the circular runner

I Love Jon Stewart–and yet…

In media, observations on October 30, 2010 at 12:46 am

The March to Be Polite...and Impotent

Now that Rubicon is over, I can pretty much go for days and not watch TV. I just don’t care that much about any of the shows. That said, I have to admit that every night at 11, I am tempted to turn the beast on and watch the first half of The Daily Show. I don’t do it to get my news, but I enjoy Mr. Stewart‘s take on politicians, his intelligent use of video archives, and his willingness to call things stupid as he sees fit.

This last week, he’s been filming from DC in preparation for the Rally to Restore Sanity. Well, not to be mean, but DC has not been kind to the show. In fact, every night has gone one step closer to restoring my need to avoid TV altogether. For obvious reasons, Mr. Stewart has been pushing sanity. As an example of the kind of sanity he is trying to restore, the show selected a handful of people to bring to DC. There’s a conservative, a few liberals, a pizza guy who might be libertarian, and a Muslim man. The punchline behind the segment is that these are normal people who may not agree on everything, but who are perfectly able to have civil conversations nonetheless.

These segments are truly sane, but they are also inane. These sane people aren’t really shown saying anything apart from platitudes. They have this kind of “agree to disagree” mentality, which is fine, and may be sane, but doesn’t get at anything. Or to put it another way, without seeming to realize it, Stewart’s example of sanity seems to be nothing more than polite party conversation. No one’s trying to offend anyone else, but no one is trying to get anything done, either. Unlike our politicians, these pilgrims can afford to sit around and be polite.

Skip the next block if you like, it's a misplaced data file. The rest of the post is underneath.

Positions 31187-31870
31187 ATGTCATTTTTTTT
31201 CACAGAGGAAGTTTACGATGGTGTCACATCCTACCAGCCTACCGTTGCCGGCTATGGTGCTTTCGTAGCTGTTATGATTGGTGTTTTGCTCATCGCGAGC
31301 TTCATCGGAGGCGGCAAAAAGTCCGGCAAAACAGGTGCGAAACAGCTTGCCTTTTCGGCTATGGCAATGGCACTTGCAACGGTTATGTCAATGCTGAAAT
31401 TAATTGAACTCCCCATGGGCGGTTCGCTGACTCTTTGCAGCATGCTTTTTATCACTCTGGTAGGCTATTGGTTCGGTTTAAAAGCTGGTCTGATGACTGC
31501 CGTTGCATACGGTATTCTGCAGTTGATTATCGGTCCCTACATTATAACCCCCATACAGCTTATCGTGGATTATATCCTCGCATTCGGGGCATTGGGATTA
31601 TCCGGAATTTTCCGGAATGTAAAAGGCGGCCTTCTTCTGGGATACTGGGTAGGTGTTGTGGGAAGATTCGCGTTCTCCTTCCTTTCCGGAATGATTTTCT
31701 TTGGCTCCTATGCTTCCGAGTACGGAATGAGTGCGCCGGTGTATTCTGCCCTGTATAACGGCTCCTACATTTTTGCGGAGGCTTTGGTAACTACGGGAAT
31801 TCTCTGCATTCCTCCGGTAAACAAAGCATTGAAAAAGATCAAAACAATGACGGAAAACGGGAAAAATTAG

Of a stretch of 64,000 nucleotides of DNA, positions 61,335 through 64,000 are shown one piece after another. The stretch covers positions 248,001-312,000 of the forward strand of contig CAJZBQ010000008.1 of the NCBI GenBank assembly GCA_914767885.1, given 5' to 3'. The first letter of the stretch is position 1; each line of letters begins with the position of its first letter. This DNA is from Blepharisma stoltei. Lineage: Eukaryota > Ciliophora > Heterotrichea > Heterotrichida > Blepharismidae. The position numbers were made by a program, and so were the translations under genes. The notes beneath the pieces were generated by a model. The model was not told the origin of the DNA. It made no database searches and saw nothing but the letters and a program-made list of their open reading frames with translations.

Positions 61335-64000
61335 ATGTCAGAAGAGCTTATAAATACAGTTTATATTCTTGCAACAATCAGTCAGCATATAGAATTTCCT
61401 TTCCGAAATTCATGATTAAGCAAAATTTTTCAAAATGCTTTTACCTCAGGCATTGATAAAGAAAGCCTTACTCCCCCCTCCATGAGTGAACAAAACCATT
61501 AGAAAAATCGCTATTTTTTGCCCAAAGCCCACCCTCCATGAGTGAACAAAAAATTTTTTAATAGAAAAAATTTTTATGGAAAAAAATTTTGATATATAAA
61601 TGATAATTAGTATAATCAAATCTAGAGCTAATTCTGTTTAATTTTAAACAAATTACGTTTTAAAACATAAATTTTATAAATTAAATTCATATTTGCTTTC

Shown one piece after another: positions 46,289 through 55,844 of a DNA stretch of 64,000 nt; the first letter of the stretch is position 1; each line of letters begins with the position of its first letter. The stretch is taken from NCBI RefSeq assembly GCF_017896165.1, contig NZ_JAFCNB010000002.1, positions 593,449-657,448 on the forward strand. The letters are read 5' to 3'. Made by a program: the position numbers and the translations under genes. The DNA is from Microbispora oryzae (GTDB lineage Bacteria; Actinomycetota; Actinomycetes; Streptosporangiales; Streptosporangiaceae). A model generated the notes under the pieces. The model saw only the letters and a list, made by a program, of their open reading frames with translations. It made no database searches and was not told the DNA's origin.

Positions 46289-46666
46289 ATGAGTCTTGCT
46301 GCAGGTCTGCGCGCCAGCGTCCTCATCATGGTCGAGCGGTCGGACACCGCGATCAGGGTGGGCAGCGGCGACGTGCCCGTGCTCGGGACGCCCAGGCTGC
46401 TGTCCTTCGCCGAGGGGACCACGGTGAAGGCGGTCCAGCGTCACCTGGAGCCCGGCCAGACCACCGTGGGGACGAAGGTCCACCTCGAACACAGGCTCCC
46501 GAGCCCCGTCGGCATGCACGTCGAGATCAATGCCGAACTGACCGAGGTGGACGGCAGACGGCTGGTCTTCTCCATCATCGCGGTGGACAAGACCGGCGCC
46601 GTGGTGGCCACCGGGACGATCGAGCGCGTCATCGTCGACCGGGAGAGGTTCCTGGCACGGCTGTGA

I’m not saying the march is a bad idea. It is probably a good thing to have a place where people can come together and not say awful things about people on the other side of the political spectrum, but sanity should not just mean civility; it should also mean discourse, conversation, debate. I know Stewart is a comedian and so he is supposed to make us laugh, but he is trying to do something more with this rally. Even if he argues that he’s only a funny guy, there is something deeper going on. The problem is that from what I’ve seen this week, the event later today might fail in two major ways. It may be sane, but it will be too boring to be funny and too polite to be restorative.


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